In February, after hearing rumblings of problems in China, California game maker Exploding Kittens took a closer look at its manufacturing efforts. China had locked down due to ongoing spread of a novel coronavirus, and the manufacturer wanted to look for alternative locations to produce the game. It turned its attention to Poland, securing a facility for additional production that same month.
Because there are only a handful of manufacturing partners in the world that can handle Exploding Kittens’ capacity requirements at the company’s ideal price point, the decision to move to Poland was a simple one, says the game maker’s CEO Elan Lee.
But it soon became clear that COVID-19 was affecting the entire world, and Exploding Kittens’ decision to produce its games in Europe wasn’t enough to avoid significant disruptions. The virus began moving through China in late 2019, before spreading globally throughout January and February. Poland announced a state of emergency and closed its borders in mid-March, around the same time the World Health Organization declared the outbreak a pandemic. And at press time, the country has reported more than 30,000 confirmed cases. (More than 82,000 and 1.3 million cases have been reported in China and the US, respectively.)
Businesses closed. Events were cancelled. And all around the world, the manufacturing and shipping procedures the consumer products industry relies on screeched to a halt. More than 87 billion parcels were moved in 2018, according to the Pitney Bowes Parcel Shipping Index. And as people increasingly turn to online shopping, the number of goods shipped is expected to reach 200 billion parcels by 2025. More than a few of those boxes contain kids products, with US toy sales alone generating US$20.9 billion in revenue in 2019.
But even as manufacturing and shipping routes were disrupted, families in lockdown triggered a boom for some toycos. Educational toys, arts and crafts, and board and card games all saw upticks in the early days of the global stay-at-home orders. By the end of March, total toy sales had grown by 25% in the US, according to The NPD Group, with games and puzzles specifically seeing an increase of 228%. Kids Insight, meanwhile, found that the popularity of board games among kids doubled in April, compared to the previous 12 months. But as demand grew, companies were increasingly faced with a conundrum: How do you get these goods to the people who want them?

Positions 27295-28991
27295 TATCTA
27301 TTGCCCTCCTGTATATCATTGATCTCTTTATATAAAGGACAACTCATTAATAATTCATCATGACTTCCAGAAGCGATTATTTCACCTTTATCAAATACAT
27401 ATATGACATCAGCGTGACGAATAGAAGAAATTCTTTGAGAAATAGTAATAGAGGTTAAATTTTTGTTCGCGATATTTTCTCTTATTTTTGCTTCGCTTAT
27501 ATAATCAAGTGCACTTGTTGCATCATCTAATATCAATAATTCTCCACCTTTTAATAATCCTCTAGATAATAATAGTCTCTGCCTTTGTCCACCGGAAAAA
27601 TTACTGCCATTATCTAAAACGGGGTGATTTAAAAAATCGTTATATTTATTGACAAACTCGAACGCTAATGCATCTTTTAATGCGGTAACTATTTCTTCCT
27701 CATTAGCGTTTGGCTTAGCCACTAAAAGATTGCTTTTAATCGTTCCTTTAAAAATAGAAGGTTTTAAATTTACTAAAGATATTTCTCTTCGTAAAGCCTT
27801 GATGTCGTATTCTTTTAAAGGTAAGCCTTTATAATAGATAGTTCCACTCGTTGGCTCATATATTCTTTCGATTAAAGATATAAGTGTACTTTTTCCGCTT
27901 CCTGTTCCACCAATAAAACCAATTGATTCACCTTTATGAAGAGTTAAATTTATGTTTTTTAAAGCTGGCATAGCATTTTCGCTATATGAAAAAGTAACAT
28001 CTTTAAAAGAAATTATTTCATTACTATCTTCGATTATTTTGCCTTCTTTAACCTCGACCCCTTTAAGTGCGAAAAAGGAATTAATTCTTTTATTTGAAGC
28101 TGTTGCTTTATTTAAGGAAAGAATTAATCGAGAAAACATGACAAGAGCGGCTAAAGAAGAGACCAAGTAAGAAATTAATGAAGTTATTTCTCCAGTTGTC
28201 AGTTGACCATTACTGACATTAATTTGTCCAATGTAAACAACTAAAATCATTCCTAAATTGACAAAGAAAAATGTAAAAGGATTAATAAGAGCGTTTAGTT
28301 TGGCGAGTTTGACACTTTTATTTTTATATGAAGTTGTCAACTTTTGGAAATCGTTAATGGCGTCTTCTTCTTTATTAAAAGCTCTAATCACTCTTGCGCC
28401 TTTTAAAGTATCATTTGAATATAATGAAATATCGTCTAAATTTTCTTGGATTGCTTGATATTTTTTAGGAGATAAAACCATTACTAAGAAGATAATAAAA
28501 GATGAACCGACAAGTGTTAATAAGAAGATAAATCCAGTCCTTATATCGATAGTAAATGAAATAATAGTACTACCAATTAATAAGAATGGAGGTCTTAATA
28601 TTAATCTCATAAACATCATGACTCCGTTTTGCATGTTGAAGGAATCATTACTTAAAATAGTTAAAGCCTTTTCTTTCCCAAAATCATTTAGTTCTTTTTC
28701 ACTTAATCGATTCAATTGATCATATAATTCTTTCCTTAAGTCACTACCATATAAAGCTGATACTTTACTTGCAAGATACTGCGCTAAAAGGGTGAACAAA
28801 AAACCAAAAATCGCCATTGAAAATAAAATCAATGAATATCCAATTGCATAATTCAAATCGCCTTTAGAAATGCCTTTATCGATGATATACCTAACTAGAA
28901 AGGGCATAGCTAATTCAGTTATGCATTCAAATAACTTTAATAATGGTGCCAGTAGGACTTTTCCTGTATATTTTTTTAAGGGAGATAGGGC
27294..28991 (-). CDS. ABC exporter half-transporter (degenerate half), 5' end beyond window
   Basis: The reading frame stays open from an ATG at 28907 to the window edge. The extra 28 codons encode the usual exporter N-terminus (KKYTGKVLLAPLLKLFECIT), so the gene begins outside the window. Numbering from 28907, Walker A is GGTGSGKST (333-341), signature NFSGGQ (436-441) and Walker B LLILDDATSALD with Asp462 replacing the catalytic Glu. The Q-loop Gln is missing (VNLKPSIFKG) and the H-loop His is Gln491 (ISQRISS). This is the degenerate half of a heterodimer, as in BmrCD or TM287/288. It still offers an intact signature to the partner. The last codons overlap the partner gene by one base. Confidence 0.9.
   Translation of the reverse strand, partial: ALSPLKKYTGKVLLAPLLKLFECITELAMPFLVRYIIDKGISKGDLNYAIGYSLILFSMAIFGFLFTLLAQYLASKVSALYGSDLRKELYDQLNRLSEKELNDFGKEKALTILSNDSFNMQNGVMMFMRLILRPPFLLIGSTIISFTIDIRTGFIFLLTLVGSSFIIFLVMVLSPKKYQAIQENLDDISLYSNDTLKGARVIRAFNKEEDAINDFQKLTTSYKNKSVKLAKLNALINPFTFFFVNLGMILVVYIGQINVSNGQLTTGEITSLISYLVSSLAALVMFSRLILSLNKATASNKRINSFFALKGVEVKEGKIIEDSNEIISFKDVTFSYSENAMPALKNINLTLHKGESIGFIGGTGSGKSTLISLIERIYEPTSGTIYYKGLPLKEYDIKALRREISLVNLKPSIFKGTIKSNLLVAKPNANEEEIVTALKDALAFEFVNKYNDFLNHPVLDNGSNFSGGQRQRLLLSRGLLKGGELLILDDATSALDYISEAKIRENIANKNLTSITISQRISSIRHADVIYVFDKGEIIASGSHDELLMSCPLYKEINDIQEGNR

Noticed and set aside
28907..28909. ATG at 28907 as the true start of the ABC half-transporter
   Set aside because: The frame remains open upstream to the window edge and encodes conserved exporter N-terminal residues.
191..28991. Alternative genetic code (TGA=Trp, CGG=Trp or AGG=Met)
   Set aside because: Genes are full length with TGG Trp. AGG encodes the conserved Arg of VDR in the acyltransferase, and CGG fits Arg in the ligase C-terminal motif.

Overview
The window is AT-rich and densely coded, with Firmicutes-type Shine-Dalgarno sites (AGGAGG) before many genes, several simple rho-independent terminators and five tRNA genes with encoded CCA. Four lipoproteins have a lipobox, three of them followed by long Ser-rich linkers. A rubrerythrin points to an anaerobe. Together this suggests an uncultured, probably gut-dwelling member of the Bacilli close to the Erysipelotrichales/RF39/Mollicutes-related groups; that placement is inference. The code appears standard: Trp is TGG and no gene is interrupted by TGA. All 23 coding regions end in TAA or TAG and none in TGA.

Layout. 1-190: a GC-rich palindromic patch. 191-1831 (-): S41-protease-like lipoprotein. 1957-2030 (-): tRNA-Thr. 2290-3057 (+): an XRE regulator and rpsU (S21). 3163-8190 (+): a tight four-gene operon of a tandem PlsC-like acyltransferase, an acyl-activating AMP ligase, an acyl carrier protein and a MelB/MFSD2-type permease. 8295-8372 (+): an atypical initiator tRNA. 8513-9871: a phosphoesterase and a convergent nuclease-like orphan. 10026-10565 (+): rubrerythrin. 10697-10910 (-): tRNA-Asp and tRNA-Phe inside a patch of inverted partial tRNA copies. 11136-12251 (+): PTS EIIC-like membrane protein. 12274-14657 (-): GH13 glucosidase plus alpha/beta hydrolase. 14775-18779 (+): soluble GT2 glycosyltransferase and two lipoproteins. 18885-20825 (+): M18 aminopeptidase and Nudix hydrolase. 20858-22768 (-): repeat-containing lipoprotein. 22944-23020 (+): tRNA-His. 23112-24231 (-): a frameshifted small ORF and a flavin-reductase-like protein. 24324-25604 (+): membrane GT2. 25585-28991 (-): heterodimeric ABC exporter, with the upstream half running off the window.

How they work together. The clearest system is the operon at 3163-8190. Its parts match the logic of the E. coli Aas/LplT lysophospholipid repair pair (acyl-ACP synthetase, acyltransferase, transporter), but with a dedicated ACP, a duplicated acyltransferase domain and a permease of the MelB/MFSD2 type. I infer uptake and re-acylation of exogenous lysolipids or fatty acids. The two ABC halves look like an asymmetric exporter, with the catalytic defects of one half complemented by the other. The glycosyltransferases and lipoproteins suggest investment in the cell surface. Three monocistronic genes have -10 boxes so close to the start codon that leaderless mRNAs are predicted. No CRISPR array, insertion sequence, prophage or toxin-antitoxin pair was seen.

The Exploding Kittens team realized that to keep up with the quarantine-time orders (Q1 2020 sales were around three times what the company normally reports at this time of year), it would need to collaborate with multiple manufacturing partners in different territories to guarantee its ability to quickly and effectively react to disruptions.
“We don’t want to say this game is manufactured in China or Poland,” says Lee. “Instead, we want this game manufactured in as many places as we can possibly manage, so that when emergencies arise— as they have lately, and inevitably will continue to do over the next few months—we will always have other methods of producing the game. We’re focusing on removing any single point of failure, because everything in the world is so unreliable right now.”
The game maker plans to expand its production into additional regions that fit the bill when it comes to capacity and price range (Mexico was mentioned as a possibility). Price is especially important; the company worries that something which may have cost US$1 last year might cost as much as US$8 in a post-COVID world. Exploding Kittens is also over-ordering from its manufacturers, because the majority of orders have seen delays. “As long as 10% of it comes through, we will have enough.”
The same strategy is being applied to Exploding Kittens’ shipping efforts. The company is working with as many shipping partners as possible to distribute its wares to customers when ordered directly from its website. This is necessary, Lee says, because each region is dealing with a different timeline when it comes to quarantines and shutdowns—and the circumstances in each country can change within a few hours.
“As different regions around the world go offline and then come back, the ports are getting completely clogged up. Customs and safety inspections suddenly have seemingly endless lines and almost no staff to deal with them,” he says. “It’s been our entire team scrambling every single day to find solutions.”